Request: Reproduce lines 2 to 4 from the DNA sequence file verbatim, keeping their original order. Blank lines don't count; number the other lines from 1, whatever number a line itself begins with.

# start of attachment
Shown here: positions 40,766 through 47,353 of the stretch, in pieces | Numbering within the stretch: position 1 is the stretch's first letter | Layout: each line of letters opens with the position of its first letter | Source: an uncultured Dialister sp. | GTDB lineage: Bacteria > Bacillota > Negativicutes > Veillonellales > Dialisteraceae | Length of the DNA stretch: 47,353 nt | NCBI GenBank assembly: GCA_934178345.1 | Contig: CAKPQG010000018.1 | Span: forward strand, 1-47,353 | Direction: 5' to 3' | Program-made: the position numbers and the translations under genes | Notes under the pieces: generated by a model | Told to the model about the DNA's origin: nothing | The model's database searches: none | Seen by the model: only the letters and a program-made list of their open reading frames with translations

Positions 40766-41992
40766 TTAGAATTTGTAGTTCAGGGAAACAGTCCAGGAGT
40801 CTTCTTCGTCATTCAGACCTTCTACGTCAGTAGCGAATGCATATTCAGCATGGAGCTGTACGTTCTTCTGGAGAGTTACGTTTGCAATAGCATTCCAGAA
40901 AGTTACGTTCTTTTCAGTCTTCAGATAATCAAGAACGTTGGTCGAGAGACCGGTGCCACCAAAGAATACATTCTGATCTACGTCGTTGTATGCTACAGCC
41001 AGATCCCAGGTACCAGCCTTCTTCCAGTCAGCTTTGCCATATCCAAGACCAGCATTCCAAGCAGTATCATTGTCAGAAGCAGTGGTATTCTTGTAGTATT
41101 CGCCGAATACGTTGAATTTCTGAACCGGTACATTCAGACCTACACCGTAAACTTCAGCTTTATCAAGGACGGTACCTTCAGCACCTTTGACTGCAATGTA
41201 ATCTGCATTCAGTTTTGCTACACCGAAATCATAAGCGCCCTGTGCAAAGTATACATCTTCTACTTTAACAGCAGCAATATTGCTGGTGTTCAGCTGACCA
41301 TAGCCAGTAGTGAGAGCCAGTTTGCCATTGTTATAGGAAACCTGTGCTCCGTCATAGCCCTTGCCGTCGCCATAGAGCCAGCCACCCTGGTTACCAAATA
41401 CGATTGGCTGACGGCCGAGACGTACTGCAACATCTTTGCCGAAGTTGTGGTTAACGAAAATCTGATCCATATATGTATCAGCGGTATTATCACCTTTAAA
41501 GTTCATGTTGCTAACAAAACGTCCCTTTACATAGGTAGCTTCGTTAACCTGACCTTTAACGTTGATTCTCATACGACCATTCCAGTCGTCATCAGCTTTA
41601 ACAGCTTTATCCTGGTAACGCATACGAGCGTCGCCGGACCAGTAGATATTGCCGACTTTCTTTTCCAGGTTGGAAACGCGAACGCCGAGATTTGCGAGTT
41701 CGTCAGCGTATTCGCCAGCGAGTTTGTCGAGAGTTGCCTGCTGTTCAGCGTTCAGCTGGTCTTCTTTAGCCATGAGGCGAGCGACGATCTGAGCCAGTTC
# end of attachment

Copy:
Positions 40766-41992
40766 TTAGAATTTGTAGTTCAGGGAAACAGTCCAGGAGT
40801 CTTCTTCGTCATTCAGACCTTCTACGTCAGTAGCGAATGCATATTCAGCATGGAGCTGTACGTTCTTCTGGAGAGTTACGTTTGCAATAGCATTCCAGAA